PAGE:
The Samsung NX3000 continues to impress us, this great camera packs a big DSLR-sized APS-C sensor into a compact body, but more impressive is how much prices have dropped since its launch. It’s now down to an incrediblly low £200 from Argos, which is an insane price for a camera that takes photos this good, if you’re in the market for a new camera, buy this one now before it all sells out.
The NX3000 demonstrates how sometimes it’s gradual refinement rather than radical design that delivers something special. There’s nothing particularly remarkable about this compact system camera (CSC)’s design or features, but by retaining past strengths and learning from the best of the rest, Samsung has delivered a superb all-rounder at an extremely competitive price.
The most significant development is the introduction of a new kit lens. The Samsung 16-50mm F3.5-5.6 Power Zoom is a typical kit lens in terms of optical specifications, but it’s smaller and lighter than Samsung’s previous kit lenses. Unlike the 20-50mm that accompanied previous lower-priced NX cameras, it doesn’t skimp on optical stabilisation. The zoom function is motorised so it doesn’t have the same direct response as a mechanical lens ring control. It isn’t as responsive as the similar Sony 16-50mm lens either, but we didn’t find it to be a hindrance.
There’s only one lens ring, but the two zoom buttons on the lens barrel take over when the ring is assigned to other duties (more of which below). These zoom buttons are particularly welcome for performing smooth zooms while shooting video. The motorised zoom also means it’s possible to zoom in and out using an Android or iOS device in remote viewfinder mode.
The camera itself looks unusually stylish for an entry-level model, with a chunky metal-effect top plate (which we thought was aluminium until our mistake was pointed out to us) and leather-effect plastic below. The leather neck strap is a step up from the norm, too. There’s a small detachable flash unit rather than an integrated flash. Attaching it upsets the clean, slim design, but you can always leave it at home. The upside is that the hotshoe can also be used for a more powerful flashgun or a wireless flash trigger.
The slim handgrip doesn’t offer much to hold onto, but flipping up the screen a little and tucking a thumb under the hinge made it feel much more secure. An articulated screen is a feature you only really appreciate once you’ve got used to it, but from then on it becomes hard to live without. This one only flips upwards and not down or to the side, but it’s still a huge improvement on a fixed screen, making it easy to shoot at elbow or waist height. The screen also flips right over for self-portraits, whereupon a Wink Shot mode kicks in, capturing a photo three seconds after a detected face gives the camera a knowing wink. Other options include a Smile Shot mode (which dispenses with the three-second delay) and a Beauty Face mode that applies some digital airbrushing to smooth out skin textures.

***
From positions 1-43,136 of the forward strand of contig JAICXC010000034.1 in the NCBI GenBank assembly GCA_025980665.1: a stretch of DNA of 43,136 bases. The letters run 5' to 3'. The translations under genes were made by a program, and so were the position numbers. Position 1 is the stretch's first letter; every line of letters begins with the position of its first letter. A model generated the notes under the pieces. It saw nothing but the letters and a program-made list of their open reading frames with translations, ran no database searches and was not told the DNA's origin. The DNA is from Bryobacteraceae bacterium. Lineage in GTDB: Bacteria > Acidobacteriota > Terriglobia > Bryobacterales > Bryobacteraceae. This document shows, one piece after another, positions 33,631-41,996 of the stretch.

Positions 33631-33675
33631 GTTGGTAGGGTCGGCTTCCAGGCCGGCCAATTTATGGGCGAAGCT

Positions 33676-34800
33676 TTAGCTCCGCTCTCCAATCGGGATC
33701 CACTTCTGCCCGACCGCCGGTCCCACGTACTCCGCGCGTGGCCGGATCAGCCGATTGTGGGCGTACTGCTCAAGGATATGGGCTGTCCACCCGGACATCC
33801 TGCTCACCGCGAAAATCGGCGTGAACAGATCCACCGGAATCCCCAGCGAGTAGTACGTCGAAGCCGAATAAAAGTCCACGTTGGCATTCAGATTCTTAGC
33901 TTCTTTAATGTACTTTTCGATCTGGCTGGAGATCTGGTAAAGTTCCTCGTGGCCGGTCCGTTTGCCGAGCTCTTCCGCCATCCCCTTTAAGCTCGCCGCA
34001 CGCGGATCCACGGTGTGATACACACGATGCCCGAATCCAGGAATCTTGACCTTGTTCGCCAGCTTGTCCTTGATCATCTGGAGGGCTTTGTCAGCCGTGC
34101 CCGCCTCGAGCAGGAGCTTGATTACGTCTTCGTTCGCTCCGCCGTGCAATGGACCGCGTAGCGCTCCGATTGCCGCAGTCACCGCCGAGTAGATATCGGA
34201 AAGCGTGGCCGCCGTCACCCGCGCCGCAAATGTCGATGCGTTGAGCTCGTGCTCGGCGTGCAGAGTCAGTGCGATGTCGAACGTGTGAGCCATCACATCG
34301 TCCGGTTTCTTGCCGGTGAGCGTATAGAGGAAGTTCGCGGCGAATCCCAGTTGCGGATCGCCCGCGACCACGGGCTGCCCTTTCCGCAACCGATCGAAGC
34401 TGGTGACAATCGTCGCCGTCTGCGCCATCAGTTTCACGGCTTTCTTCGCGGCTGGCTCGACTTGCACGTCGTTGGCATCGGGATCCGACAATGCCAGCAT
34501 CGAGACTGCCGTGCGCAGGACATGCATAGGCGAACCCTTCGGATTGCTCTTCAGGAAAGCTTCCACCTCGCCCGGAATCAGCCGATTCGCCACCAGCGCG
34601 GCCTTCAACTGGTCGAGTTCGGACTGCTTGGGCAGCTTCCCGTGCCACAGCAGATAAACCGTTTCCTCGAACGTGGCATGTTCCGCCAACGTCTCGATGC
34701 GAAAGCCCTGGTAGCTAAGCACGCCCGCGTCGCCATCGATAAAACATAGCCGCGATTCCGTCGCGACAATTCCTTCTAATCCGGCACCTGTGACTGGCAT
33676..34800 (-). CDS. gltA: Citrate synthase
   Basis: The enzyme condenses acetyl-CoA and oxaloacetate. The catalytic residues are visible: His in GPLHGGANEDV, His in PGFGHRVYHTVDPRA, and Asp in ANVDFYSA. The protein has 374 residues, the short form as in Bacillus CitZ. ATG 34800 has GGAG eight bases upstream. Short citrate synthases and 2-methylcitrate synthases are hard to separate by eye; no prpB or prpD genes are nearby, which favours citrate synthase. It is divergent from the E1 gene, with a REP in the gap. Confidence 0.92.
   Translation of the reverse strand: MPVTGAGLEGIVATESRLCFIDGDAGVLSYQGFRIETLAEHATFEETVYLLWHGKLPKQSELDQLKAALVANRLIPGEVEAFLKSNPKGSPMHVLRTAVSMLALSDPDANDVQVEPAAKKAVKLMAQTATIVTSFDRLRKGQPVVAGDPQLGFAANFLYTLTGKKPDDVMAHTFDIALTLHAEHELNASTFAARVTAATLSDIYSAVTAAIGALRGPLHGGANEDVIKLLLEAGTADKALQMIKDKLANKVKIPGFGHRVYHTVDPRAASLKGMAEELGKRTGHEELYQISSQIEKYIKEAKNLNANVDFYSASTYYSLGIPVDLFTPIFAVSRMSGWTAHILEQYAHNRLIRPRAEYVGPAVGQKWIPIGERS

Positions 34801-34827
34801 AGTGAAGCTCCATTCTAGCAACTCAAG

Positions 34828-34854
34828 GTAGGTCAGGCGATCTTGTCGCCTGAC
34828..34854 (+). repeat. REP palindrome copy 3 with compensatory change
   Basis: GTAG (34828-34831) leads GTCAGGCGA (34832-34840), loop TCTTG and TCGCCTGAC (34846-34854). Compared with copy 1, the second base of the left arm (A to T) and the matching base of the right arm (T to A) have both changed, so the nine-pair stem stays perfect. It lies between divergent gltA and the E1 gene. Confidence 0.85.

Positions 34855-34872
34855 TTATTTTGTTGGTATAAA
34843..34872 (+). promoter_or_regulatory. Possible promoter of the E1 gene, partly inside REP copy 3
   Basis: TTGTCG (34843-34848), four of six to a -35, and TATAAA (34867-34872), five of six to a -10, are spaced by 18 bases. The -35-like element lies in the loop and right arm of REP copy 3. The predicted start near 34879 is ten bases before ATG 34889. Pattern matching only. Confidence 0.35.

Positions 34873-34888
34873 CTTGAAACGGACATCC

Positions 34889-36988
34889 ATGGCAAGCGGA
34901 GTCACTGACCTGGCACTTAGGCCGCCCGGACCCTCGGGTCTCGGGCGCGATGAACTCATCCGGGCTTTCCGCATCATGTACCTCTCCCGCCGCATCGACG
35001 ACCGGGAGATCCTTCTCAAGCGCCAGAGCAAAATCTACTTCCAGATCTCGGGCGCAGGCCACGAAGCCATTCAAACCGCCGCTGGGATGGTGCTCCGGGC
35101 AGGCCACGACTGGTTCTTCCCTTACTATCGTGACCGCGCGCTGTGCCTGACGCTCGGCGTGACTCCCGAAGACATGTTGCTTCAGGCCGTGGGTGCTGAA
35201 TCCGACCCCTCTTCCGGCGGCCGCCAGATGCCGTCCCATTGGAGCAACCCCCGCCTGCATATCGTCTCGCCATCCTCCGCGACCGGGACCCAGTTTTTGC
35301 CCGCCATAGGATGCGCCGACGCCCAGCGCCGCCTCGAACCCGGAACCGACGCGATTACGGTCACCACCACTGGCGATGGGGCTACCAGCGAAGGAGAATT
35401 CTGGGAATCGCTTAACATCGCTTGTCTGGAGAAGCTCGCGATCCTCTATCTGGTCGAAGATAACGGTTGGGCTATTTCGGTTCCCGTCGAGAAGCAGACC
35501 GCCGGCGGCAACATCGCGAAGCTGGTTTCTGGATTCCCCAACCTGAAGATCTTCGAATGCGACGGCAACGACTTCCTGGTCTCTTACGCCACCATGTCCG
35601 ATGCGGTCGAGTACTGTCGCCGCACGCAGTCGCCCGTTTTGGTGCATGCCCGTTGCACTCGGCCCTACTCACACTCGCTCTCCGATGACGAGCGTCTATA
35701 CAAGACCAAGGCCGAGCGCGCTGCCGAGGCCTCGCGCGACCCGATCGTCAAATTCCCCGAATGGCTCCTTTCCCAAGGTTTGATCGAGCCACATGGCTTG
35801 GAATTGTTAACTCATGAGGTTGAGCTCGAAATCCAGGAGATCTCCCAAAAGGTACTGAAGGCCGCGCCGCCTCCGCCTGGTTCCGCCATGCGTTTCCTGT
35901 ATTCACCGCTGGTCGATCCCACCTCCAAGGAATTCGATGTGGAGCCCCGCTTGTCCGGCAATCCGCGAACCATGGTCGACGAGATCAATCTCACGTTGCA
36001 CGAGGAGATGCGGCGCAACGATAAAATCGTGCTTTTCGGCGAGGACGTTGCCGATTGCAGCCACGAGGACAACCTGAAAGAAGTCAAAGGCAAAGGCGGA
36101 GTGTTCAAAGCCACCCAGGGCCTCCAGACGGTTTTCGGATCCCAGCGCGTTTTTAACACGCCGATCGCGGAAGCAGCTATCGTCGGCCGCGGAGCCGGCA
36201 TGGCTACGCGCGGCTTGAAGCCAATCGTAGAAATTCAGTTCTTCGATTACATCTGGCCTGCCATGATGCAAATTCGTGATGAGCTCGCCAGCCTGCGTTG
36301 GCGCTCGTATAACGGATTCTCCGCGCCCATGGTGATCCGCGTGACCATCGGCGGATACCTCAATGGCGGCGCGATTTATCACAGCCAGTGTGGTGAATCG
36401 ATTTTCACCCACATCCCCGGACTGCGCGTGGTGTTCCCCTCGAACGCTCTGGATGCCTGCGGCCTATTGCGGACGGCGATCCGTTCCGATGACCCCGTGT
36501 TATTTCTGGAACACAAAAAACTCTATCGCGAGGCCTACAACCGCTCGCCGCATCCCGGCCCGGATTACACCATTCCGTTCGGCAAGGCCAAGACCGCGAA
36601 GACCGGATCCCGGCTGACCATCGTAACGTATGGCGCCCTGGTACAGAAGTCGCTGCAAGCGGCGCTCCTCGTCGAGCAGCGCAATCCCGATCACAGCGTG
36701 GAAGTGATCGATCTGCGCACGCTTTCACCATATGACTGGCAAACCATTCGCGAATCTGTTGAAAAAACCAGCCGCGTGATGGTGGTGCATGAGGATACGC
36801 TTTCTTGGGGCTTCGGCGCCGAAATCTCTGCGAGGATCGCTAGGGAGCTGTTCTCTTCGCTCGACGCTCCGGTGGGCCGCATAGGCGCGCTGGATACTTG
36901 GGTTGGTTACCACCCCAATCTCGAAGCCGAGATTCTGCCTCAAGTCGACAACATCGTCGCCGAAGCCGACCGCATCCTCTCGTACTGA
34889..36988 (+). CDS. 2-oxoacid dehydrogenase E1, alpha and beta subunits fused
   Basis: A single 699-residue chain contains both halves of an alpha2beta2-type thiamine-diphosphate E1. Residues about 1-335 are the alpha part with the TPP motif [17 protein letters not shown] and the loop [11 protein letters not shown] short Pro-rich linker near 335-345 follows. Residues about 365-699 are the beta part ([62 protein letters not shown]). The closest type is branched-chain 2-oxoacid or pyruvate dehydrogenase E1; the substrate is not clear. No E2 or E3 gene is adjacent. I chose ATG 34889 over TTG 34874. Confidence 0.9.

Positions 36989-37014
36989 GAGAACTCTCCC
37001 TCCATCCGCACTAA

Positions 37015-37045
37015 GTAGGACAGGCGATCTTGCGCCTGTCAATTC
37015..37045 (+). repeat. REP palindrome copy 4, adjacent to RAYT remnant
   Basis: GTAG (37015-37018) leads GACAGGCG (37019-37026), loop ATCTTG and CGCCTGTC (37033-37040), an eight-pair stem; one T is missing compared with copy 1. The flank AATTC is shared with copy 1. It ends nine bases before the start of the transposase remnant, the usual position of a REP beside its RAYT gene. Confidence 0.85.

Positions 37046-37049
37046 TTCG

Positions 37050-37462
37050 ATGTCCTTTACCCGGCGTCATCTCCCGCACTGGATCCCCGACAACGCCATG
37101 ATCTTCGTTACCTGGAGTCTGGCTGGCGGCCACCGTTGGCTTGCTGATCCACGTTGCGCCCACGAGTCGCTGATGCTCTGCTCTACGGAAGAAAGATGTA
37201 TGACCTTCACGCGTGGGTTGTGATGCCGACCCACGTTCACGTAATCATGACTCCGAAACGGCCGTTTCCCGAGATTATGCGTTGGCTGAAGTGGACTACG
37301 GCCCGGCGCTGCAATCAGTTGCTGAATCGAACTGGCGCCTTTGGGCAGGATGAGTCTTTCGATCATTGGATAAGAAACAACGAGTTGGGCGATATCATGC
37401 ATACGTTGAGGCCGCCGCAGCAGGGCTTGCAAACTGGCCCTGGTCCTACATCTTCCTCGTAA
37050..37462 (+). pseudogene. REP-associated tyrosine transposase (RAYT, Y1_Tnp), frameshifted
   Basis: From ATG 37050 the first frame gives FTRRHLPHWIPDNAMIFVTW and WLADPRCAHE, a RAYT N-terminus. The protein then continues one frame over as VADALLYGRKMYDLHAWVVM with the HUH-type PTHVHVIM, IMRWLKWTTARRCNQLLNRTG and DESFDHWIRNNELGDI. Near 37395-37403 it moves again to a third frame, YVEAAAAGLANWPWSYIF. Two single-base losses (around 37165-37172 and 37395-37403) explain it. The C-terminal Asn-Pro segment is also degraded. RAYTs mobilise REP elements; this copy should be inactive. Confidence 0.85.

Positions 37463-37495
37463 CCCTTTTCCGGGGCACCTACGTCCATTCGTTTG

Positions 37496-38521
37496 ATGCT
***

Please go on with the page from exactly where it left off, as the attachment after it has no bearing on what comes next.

Our favourite shooting mode is reserved for times when you’re happy to point the camera away from yourself. Best Face mode helps to avoid blinks and grimaces in group portraits by taking five frames and letting you choose the best shot for each face. The camera then stiches a composite shot together, which each person looking their best.
Physical controls have always been a big strength of NX cameras, and this one is no exception. It’s great to have a mode dial for quick access to exposure modes, scene presets and so on. Exposure adjustment is handled elegantly, with a button cycling through the shutter speed, aperture, exposure compensation and ISO speed controls and the rear wheel adjusting the selected function. The iFn button on the side of the lens reassigns the lens ring to the various exposure-related functions and white balance. It’s an unorthodox approach, but quick to use once we’d got used to it.
There are buttons on the camera for drive mode, autofocus area and focus mode, plus an Fn button that reveals 12 controls as a grid across the screen. The Fn menu is navigated with the four-way pad and settings adjusted with the wheel, but the camera is a little slow to respond here. It’s more responsive if you press OK to show only the selected control before adjusting it.
Our biggest frustration with this camera is that settings can’t be adjusted while the camera is saving photos to memory card. It’s barely noticeable when shooting JPEGs one at a time, but more of an issue when shooting RAW or after capturing a burst of frames. It took nine seconds to regain control of the camera after a burst of RAW frames. It doesn’t help that the NX3000 uses microSD cards, which aren’t available at the fastest speeds offered by larger SD cards. It’s slow to switch on, too, taking at least four seconds between hitting the power button and capturing a photo. Autofocus was responsive in most cases but sometimes struggled to lock onto subjects in subdued lighting. General shooting performance was up to scratch, though. It took 0.8 seconds between shots in normal use, 1.4 seconds for RAW and 4.2 seconds with the flash at full power. Continuous mode is at 5fps – a superb pace for an entry-level CSC – and lasted for 13 JPEGs or five RAW frames before slowing.
Wi-Fi features have long been another key strength of Samsung NX cameras. These are commonplace now, but Samsung still sets the standard with comprehensive control over settings in its remote viewfinder mode, plus lots of options to transfer photos during or after capture.
^ Samsung’s app controls are excellent, with lots of settings you can control remotely
We’re delighted to see that, even in this entry-level model, there’s a bundled copy of Adobe Photoshop Lightroom 5 included. We’d recommend this software to anyone who’s remotely serious about photography, and it boosts the value of this camera to the tune of £100.